Tuesday, December 4, 2012

Compost Crafts - One-Way Worm Elevator By Megan Miller, MCRP 2012

With winter well on its way, and our outdoor compost heap nearly frozen through already, we decided to give our worms a bit more attention. Winter composting outdoors is slow, and while we'll probably still toss quite a bit of kitchen scraps on the pile over the winter, I really want to shift into using indoor compost methods. And that means getting our worms working a bit harder.

Of course, we could hardly expect them to increase their workload under their current living conditions. Nope, these guys need a new home, and I need an easier way to harvest their precious poop. (Ahem. Excrement ) It also needed to be something I could complete in less than an hour.

The One-Way Worm Elevator is born!

The idea is that by stacking containers, one with food, one without, the worms will migrate to the bucket with food in it, and away from the finished compost.

To be fair, I got this idea from a friend, who used much bigger containers, and made three layers, which I'll explain later. Hers is a Luxury Condo for worms. Here's how we made our mid-range version:

1. First, gather all your tools and supplies:

Two nesting buckets, a drill, drill bit and a Lovely Assistant. (Hey, you didn't expect me to operate a drill AND take pictures, did you?)

2. Stack your buckets and start drilling holes in the bottom of the top bucket:

Our bucket looks like this:

3. Make some nice worm bedding for the bottom bucket.

Here, we're ripping up newsprint for “browns,” we also threw in a sprinkle of sand, a handful of garden dirt, and some vegetable peels:

4. Get out your hungry worms.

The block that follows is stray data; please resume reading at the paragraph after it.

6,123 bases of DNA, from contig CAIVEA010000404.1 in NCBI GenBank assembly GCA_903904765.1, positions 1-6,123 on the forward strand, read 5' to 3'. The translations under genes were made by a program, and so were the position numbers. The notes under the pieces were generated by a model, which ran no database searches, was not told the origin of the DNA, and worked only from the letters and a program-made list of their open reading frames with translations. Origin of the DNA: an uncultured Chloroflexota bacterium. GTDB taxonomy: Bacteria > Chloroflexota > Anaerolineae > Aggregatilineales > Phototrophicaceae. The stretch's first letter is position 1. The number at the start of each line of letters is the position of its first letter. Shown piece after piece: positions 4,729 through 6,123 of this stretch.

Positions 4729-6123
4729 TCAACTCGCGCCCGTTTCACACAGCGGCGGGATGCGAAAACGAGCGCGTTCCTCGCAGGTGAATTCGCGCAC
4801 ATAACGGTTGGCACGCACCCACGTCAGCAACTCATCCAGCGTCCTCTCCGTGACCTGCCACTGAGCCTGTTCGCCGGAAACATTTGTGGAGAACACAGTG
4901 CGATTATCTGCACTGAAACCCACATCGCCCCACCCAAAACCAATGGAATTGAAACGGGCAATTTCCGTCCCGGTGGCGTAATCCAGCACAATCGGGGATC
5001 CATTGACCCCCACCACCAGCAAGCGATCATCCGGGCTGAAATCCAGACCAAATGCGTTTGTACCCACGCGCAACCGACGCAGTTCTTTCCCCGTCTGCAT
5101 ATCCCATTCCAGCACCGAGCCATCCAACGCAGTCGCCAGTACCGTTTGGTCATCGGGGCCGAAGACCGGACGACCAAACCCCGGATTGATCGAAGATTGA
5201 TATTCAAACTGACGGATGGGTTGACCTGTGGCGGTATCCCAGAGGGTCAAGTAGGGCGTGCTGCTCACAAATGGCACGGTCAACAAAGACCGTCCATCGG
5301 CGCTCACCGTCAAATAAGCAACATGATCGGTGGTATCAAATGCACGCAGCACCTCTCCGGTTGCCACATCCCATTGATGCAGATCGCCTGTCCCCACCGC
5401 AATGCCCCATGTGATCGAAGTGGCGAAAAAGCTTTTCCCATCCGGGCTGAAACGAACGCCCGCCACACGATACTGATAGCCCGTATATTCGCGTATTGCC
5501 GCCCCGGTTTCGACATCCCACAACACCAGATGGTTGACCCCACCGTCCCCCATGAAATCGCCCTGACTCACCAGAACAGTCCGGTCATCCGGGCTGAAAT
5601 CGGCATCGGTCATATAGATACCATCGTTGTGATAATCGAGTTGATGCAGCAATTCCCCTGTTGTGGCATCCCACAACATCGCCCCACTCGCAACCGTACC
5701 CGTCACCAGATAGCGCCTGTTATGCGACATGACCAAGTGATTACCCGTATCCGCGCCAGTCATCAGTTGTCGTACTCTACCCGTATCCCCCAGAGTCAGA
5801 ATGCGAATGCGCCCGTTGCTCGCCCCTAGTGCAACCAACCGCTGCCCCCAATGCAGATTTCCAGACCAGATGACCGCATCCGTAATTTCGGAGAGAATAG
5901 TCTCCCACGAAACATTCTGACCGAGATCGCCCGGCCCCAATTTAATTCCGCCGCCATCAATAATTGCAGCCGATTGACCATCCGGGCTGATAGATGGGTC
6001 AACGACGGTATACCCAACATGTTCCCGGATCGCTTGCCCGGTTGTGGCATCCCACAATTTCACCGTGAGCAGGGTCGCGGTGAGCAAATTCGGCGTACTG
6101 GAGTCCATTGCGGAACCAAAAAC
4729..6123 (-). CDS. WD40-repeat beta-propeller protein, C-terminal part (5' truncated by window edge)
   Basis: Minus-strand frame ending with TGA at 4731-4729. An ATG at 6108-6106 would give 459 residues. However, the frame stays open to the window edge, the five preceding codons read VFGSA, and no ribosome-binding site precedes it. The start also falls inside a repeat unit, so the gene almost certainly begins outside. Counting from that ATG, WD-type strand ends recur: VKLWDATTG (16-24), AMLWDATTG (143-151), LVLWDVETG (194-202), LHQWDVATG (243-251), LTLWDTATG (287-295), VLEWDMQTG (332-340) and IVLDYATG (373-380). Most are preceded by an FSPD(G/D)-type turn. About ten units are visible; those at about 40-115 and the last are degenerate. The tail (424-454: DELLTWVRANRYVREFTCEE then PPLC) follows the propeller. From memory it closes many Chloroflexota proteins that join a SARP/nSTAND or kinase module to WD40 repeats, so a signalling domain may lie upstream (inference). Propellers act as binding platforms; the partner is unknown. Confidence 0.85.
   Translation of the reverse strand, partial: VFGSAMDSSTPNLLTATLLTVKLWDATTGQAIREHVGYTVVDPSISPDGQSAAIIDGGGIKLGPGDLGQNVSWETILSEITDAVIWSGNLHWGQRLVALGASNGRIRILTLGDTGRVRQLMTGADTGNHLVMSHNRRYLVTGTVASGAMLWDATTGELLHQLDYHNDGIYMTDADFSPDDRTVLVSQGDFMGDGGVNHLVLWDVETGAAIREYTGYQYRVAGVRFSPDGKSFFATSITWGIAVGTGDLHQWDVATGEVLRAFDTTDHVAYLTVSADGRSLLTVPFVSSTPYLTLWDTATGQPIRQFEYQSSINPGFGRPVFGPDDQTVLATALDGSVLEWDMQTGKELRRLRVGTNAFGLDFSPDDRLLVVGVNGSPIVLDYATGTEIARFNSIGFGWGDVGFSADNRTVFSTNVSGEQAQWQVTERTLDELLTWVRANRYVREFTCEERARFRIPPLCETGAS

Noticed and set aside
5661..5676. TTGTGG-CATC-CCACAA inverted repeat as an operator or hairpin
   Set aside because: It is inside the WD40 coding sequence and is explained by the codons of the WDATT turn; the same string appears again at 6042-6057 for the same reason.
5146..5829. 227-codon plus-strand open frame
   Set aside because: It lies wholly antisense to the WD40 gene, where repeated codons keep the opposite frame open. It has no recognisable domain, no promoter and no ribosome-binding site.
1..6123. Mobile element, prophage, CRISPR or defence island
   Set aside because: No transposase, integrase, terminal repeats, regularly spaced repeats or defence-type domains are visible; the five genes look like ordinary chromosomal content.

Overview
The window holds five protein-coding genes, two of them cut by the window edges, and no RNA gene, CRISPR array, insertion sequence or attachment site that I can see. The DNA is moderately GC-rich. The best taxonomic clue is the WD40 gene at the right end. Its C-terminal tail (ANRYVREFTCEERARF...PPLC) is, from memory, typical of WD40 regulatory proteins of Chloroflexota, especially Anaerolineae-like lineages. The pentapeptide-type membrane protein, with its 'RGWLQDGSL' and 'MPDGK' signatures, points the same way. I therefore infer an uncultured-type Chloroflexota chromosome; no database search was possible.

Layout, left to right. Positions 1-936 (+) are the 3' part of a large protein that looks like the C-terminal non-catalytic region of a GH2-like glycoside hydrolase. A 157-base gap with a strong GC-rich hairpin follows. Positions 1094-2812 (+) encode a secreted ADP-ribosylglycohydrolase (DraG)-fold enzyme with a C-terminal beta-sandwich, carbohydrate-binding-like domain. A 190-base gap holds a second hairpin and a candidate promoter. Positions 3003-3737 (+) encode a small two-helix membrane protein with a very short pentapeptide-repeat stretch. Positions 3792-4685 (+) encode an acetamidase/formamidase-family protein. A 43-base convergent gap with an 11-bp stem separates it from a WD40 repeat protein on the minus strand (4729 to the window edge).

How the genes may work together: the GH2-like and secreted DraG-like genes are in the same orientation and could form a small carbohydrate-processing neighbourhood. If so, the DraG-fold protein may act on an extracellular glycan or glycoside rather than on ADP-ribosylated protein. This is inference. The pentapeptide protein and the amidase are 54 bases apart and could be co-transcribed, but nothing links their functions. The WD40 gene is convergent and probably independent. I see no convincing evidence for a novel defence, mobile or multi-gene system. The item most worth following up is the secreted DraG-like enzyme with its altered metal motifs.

I had stopped feeding them a week earlier, hoping to finish off the compost. As you can see there are still plenty of big chunks left, meaning plenty to eat. Regardless, we plowed on with the plan, hopeful.

5. Stack the buckets (the one with holes on TOP!) and dump in your worms:

6. Put on a lid and you're done!

We also drilled holes in the lid, of course, so the worms and compost can both breathe. Making sure enough air can circulate is very important, especially for keeping away smells.

Getting the Compost

In time, the worms will migrate to the bottom bucket, leaving the top one empty of critters. When this happens, the top bucket (finished compost) can be removed and used for compost teas, as fertilizer or mulch for houseplants, lawn conditioner, anywhere you want nutrients in the soil.

After emptying the top bucket, we will take the bottom layer and move it to the top. Holes on top and bottom provide great circulation and the empty bottom bucket can catch any excess moisture drips.

When it looks almost done, we stop feeding the top and bait the bottom bucket, starting over again. This should allow me to continuously add food waste to the worms, and still make harvesting easy-peasy.
A friend of ours has made a three tier tower, with a second bucket with holes. Same idea, rotating fresh and almost-done compost between the top two, but with improved air flow in the middle layer and a bottom bucket to catch excess moisture (which, by the way is an amazing liquid fertilizer).

We did not, however, put on a lid.

Now, remember, the whole point of this craft is to allow the worms to migrate, so that no one has to pick through the finished compost and harvesting becomes easy and guilt-free.

My Lovely Assistant, however, seems to believe our worms need a head start on migration. It started out innocently enough, picking out a few big ones...

But quickly turned into a more serious matter.

Happy winter composting!


Megan Miller is a 2012 grad of the MCR Course. Megan is very interested in re-skilling for sustainability and a large part of that is growing, harvesting and processing her own food. She has also been learning other living skills including leather crafting for clothing, soap making, and sustainable building. Megan and her family have been experimenting with composting for four years.


  1. I do something similar. But, in my system, the worms migrate from bottom to top, instead of top to bottom.

    Works okay for me.

    Sure the worms migrate, a little. Best of all, it separates the finished compost from the partially-finished compost.

    Has anyone else had success with a worm condo?

  2. hey megan miller -
    nice blog post....especially like the part about taking less than an hour. my kind of building project!

    su :)

  3. Love this idea! Thanks for sharing, Megan! Now to find the nesting buckets...

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